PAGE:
Sam Houston EC News
A New Year of Safety
Make staying safe as much of a priority as staying warm

IMAGE: Bernard Bodo | iStock.com

In keeping with this season’s customary resolution making, here are a few ways to avoid potential household hazards, minimize energy usage and save a bit of money in the new year.

Many of us will prepare more meals at home this year in an effort to eat more healthfully. But bear in mind that cooking hazards are the No. 1 cause of home fires, according to Electrical Safety Foundation International. It may seem like obvious advice, but with distractions rampant in a busy household, stay in the kitchen at all times when you’re cooking. When you’re done, double-check to be sure that the oven and all burners and appliances are off. Make this a regular step in your cooking routine.

Heating pads and electric blankets cause hundreds of fires each year, according to ESFI, with electric blankets more than 10 years old being the main culprit. If a heating pad or electric blanket is old or worn, has any dark or frayed spots, or has a cracked or frayed electric cord, replace it. Don’t allow anything to cover the surface of an electric blanket or heating pad while it is in use, including other blankets or pets, as this could cause the appliance to overheat and potentially start a fire. Although tempting, never use a heating pad or electric blanket while sleeping. Instead, use the devices to warm your bed before you get in it. Turn them off once you’re snuggled up.

Despite the fact that poisonous carbon monoxide is virtually undetectable without the use of a CO detector, around 70 percent of U.S. homes lack this lifesaving device. Installing a CO detector in your home and testing it regularly in conjunction with your smoke alarms is one of the most important and simplest things you can do to protect your family.

Portable generators are one of the leading contributors to carbon monoxide poisoning. Never operate a generator inside your home or in other enclosed or partially enclosed spaces. Opening doors and windows or operating fans to attempt to ventilate a generator will not prevent carbon monoxide buildup. Even with a working CO alarm, you never should use a gasoline-powered generator inside your home or garage. Position the generator outside the home and away from doors, windows and vents that can allow CO to enter the home.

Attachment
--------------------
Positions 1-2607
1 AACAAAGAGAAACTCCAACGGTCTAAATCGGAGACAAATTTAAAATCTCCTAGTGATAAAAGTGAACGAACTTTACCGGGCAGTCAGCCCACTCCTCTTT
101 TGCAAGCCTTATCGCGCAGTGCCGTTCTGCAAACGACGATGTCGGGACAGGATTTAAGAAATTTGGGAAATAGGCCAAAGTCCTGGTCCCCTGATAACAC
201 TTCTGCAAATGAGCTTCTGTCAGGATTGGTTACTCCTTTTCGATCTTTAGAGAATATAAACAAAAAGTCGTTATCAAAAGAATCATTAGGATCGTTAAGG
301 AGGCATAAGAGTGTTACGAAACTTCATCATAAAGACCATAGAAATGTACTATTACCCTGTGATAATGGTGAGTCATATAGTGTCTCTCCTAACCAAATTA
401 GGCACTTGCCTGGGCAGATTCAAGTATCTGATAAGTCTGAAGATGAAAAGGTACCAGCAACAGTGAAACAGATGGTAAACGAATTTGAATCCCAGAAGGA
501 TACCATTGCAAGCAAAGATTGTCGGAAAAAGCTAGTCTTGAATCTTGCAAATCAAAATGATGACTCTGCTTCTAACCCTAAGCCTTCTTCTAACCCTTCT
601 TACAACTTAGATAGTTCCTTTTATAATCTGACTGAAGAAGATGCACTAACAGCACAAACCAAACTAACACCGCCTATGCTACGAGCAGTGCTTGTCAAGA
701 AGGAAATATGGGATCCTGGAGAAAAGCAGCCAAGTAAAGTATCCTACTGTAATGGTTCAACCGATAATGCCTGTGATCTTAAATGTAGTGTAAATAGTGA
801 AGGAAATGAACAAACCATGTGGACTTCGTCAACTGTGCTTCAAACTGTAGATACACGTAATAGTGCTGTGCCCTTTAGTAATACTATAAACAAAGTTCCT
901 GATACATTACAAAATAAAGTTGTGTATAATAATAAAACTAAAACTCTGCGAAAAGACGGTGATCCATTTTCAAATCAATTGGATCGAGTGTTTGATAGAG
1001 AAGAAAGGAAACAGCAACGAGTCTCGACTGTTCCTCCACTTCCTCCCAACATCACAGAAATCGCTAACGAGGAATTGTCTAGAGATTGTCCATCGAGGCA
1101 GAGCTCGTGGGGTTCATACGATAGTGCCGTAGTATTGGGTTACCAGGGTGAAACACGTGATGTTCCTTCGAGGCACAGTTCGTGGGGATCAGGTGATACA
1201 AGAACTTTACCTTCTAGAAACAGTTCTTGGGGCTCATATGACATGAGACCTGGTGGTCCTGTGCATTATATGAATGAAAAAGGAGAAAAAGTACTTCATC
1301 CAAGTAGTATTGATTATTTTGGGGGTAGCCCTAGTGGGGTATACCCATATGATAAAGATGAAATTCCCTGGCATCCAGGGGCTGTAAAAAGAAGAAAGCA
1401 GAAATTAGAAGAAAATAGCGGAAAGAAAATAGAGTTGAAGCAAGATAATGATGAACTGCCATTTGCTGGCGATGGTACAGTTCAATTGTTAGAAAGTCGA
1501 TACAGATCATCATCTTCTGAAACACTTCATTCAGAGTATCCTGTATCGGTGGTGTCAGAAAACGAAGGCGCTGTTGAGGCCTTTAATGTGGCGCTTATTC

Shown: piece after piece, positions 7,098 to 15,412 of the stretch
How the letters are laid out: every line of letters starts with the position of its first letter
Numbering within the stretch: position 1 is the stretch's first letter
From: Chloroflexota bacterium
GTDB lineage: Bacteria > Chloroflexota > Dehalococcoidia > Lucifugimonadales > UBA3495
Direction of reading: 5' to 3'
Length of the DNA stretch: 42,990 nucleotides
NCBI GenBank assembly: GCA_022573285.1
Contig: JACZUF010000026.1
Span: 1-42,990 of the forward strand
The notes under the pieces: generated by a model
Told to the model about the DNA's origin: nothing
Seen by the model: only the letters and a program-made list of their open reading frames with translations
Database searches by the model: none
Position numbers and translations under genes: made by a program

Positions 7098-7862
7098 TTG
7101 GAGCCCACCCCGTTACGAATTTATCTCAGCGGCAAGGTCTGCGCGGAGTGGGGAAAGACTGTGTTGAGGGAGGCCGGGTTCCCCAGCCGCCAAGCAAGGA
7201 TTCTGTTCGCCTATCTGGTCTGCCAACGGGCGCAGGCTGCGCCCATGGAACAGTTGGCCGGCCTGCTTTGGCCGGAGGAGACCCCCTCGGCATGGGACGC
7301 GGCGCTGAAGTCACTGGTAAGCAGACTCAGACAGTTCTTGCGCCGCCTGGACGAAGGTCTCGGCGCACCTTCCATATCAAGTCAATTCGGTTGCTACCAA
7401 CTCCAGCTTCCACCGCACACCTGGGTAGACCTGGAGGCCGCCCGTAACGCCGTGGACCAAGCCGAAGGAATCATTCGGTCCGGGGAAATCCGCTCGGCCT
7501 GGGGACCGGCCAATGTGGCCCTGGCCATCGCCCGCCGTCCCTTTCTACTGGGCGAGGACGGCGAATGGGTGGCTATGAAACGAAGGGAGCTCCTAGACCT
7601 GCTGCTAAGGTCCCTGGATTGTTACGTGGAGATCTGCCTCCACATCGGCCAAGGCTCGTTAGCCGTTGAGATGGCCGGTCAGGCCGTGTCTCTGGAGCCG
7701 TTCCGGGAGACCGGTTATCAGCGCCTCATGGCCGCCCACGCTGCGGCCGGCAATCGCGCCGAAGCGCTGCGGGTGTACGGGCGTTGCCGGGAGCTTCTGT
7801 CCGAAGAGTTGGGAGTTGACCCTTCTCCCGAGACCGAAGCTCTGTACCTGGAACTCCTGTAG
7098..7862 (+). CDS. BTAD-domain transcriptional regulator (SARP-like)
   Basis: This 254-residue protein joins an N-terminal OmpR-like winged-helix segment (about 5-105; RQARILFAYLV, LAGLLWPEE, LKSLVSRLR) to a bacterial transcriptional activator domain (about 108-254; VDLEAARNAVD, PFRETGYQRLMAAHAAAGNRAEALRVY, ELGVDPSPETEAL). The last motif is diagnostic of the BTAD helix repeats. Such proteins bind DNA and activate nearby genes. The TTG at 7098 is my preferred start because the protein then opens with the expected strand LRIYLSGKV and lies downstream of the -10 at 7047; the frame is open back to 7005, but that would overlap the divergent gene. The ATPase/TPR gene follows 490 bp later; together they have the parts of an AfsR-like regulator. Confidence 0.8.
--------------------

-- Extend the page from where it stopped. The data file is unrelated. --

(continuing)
Automobiles present another CO risk. Never leave a vehicle running in your garage, even if the garage door is open. Remove the vehicle immediately after starting it and turn it off as soon as you park. Decreasing your car’s idling time also reduces emissions.

If your heating system isn’t keeping pace with chilly winter temperatures and you’re looking for supplemental heat, exercise caution with fireplaces and space heaters. Although a fireplace is generally not an efficient way to heat your home, if you are using it, use a fireplace screen to keep sparks from flying out. Never leave a burning fire unattended, and make sure the fire is completely out before going to bed.

A space heater can be more effective than the fireplace, but it’s essential that you read the instructions on the unit before you use it. If your space heater requires venting, make sure you have vented it to the outdoors. Always allow at least 3 feet of empty area around space heaters, particularly staying clear of anything flammable.

Never use your stove or oven to heat your home.

Your electric cooperative encourages you to prioritize staying safe as highly as staying warm this winter.

TAGS: Safety

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